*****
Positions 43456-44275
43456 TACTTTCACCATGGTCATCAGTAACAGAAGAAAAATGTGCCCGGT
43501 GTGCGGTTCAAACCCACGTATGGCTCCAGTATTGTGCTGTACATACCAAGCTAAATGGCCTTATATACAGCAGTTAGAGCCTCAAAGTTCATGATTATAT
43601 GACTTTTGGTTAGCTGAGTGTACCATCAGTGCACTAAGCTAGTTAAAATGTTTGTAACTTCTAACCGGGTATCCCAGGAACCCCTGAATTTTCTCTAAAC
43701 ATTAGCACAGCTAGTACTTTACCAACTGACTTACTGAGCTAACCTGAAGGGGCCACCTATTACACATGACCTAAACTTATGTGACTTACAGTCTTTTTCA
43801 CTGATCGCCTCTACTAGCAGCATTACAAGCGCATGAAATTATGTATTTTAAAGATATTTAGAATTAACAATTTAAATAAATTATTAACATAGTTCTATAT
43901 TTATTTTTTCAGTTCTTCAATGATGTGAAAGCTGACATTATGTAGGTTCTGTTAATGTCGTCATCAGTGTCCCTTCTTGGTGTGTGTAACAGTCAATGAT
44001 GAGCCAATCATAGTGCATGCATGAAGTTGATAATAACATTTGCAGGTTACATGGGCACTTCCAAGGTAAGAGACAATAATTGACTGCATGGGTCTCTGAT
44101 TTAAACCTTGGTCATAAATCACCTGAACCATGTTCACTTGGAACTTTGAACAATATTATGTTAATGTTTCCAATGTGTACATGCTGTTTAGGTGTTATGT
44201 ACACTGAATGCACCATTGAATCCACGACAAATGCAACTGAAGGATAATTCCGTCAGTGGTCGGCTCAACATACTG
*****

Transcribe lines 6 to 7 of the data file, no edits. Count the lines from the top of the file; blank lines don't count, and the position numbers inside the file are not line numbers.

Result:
43801 CTGATCGCCTCTACTAGCAGCATTACAAGCGCATGAAATTATGTATTTTAAAGATATTTAGAATTAACAATTTAAATAAATTATTAACATAGTTCTATAT
43901 TTATTTTTTCAGTTCTTCAATGATGTGAAAGCTGACATTATGTAGGTTCTGTTAATGTCGTCATCAGTGTCCCTTCTTGGTGTGTGTAACAGTCAATGAT